The point is these clocks are accurate throughout the year to better than one second and give very accurate pressures.
If I see a meteor or other transient astronomical event I can look at the nearest radio controlled clock and get an accurate time.
The AA battery lasts about two years and these clocks have worked reliably for five or more years.

I have always been keen on measurement.

Regards, David
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Post by David Frydman »

Dear Cliff,
Interested in nautical miles as they are meant to be one minute of arc on the equator, which actually varies because the Earth is not a perfect sphere but also not perfect measurements.
I assumed a nautical mile is 6,080 feet, and that 33 nautical miles is 38 statute miles of 5,280feet.
These measurements are important for astronomy to fix our position on the Earth.
But it seems that a nautical mile is about 6,076.1 feet or exactly 1,852 metres. It seems the 6,080 feet is actually the Admiralty mile.
Apparently the foot was slightly different all over the world only being standardised in 1959 when 3 feet or a yard was made to be 0.9144 metres.
The Earth's circumference at the equator is 40,075 km, but the real result is given to about a millimetre and varies with the system chosen for the Earth's shape.
It is also about 24,901.5 miles.

Why is this important?
Well for astronomy but also for shipping and aircraft and spacecraft.

I suppose altitude for aircraft could switch to metric, but would probably result in air crashes for a while.
Instead of 1000ft and 250ft gaps it could be 400 metres and 100 metres I suppose.

There are still a lot of non metric units.
Despite large forests in Finland they still I think measure wood in inches, say 4x2 inches but lengths in metres.

So still a mixed up world.

The SI units should not really include hecto only kilo.
So hectopascal is also really a made up unit.

Even young pilots are now using hectopascals.

I don't like hectopascals for the following reasons.

a) It is a tongue twister. millibars is easier.
b) If they were going to change they should have used something simpler such as Simples.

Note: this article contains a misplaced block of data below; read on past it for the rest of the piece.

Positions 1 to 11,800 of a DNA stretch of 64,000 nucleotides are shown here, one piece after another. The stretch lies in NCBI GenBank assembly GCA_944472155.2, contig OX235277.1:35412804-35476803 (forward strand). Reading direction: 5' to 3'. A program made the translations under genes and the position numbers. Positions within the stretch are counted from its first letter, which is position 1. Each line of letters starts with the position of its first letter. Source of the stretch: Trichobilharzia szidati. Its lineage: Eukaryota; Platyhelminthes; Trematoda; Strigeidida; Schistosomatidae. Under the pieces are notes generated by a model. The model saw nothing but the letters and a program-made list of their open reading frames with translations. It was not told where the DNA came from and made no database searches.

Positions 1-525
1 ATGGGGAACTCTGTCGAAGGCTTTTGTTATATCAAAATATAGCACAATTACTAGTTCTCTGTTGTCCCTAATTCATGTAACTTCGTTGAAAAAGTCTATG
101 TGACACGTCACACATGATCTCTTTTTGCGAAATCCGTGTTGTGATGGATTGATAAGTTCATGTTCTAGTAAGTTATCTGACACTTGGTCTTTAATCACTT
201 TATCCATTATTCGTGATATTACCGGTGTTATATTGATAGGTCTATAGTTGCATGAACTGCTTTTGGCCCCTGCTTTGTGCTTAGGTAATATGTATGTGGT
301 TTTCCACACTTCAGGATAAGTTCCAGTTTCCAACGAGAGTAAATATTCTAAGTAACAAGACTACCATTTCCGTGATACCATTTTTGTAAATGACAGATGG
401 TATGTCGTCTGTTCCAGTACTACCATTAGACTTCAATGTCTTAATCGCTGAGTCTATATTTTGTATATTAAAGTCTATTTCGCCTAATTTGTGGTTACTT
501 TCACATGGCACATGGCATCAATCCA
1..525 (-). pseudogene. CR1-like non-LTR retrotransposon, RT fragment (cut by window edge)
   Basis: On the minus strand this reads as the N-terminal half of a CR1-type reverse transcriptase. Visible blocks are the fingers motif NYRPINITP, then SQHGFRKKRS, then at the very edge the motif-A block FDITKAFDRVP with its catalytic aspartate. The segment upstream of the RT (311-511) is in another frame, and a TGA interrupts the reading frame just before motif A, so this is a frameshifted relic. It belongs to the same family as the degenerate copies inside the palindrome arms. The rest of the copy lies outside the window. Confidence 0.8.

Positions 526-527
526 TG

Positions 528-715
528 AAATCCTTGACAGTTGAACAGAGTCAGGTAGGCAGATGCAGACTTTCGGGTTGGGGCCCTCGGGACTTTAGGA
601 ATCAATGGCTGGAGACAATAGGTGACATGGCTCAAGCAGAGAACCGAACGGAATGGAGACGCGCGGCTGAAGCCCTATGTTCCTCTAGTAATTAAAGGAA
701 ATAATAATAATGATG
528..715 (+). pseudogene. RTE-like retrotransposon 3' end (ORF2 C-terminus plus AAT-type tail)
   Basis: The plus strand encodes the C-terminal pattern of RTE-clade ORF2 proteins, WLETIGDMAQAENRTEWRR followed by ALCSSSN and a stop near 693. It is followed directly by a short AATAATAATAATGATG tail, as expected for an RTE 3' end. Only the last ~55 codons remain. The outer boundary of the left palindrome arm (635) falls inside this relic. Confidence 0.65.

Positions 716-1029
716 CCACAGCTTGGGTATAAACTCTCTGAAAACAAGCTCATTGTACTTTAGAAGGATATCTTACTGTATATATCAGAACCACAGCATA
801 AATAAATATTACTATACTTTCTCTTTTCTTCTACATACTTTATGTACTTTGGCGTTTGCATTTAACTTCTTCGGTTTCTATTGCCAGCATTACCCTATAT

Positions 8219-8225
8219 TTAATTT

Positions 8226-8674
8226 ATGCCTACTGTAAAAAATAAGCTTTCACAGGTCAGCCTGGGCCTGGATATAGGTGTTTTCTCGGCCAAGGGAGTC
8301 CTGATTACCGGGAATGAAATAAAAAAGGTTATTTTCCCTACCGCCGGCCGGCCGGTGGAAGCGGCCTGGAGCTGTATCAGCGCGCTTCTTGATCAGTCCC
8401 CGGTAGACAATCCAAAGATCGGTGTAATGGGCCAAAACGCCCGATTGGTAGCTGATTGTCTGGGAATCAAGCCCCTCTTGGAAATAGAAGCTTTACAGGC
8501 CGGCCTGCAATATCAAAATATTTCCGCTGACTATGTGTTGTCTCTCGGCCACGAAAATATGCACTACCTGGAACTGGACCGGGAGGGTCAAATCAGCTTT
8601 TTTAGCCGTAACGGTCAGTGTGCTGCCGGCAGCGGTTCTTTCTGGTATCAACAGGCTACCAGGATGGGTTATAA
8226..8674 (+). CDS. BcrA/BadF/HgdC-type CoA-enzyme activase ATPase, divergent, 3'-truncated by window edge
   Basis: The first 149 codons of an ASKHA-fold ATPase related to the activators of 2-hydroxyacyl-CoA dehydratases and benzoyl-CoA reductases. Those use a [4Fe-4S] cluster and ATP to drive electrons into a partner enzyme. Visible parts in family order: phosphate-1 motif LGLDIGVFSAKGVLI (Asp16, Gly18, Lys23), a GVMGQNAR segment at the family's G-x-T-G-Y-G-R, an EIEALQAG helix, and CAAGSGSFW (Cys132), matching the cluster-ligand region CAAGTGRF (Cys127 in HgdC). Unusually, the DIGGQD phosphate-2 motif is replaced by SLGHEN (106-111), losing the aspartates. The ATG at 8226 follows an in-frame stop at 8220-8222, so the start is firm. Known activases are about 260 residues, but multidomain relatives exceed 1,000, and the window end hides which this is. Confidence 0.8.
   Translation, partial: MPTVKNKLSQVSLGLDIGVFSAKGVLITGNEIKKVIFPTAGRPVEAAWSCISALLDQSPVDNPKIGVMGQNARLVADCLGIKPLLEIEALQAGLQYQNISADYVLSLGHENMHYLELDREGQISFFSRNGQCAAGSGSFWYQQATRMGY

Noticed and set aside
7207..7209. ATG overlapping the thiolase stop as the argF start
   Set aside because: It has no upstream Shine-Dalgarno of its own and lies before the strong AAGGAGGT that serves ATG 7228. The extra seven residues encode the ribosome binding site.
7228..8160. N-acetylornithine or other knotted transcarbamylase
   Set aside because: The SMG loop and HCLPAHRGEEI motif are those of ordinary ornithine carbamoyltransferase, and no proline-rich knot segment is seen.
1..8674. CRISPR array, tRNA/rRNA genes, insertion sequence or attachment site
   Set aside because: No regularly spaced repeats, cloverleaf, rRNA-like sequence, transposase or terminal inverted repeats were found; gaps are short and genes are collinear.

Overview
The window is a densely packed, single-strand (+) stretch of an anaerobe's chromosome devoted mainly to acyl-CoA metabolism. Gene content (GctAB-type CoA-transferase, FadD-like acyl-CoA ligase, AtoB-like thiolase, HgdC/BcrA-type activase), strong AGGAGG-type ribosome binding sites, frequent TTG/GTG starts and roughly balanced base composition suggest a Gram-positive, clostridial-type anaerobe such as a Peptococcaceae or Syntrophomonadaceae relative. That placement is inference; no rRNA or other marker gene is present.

The pressure is now 1018 simples.
c) I just don't like change but unfortunately there is one certainty. Things will change.

Regards, David
Cliff
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Post by Cliff »

Dear David
I too have some interest in things like types of measurements that you have been talking about.
Some of the things you mention were already known by me but a few I might not have known the details about.
I think I learned not to be to dogmatic about such things (even supposed accurate measurements) many years ago as a trainee engineer, when I realised measuring things accurately could be trickier than you (or perhaps rather I) might think.
I now find such things amusing, as from reading your posts, I suspect you do yourself. Whilst sometimes I find some related matters frustrating.
One of my many frustrations has been in connection with "sporting" matters.
The modern Olympic Marathon for example is nowadays decided to be 25 miles plus a few hundred yards. I understan 25 miles was to be the distance but the extra bit was added so that the race would end opposite the royal spctators box. Whilst from what I gather the original Ancient Greek legendary Marathon run (by a runner covered a distance of only about 24 miles and the chap who supposedly ran it might actually never have run it at all.
Up until a few years ago I believe there was no such thing as World Marathon Record because it was properly said no two marathon courses are alike.
But it seems pundits like TV presenters like to provide their viewers with the usual overkill of information associated with modern life.And so recently I think I hear the pundits talking about World Record Marathon runs more and more ?
Is it any wonder the world is going to pot ?
The World's population increases relentlessly and the powers that be treat the matter the same way as they treat bankers bonuses. Meanwhile scientists tinker with things that really matter changing millibars to fruitpastils - but perhaps that's being very unfair.
One thing I would mention though is related to something being discussed elsewhere on this forum - the speed\velocity of light.
Calling it speed or velocity doesn't matter much to me personally, and I haven't joined in the recent discussions. However, from what I gather the speed of light is approximately 300.000 kilometres a second in a vacuum, But I am just now reading "The Quantum Universe - everything that can happen will happen".
I haven't finished it yet but I think it will eventually get round to telling me that vacuums dont exist - well not in out Universe anyway !
Best wishes from Cliff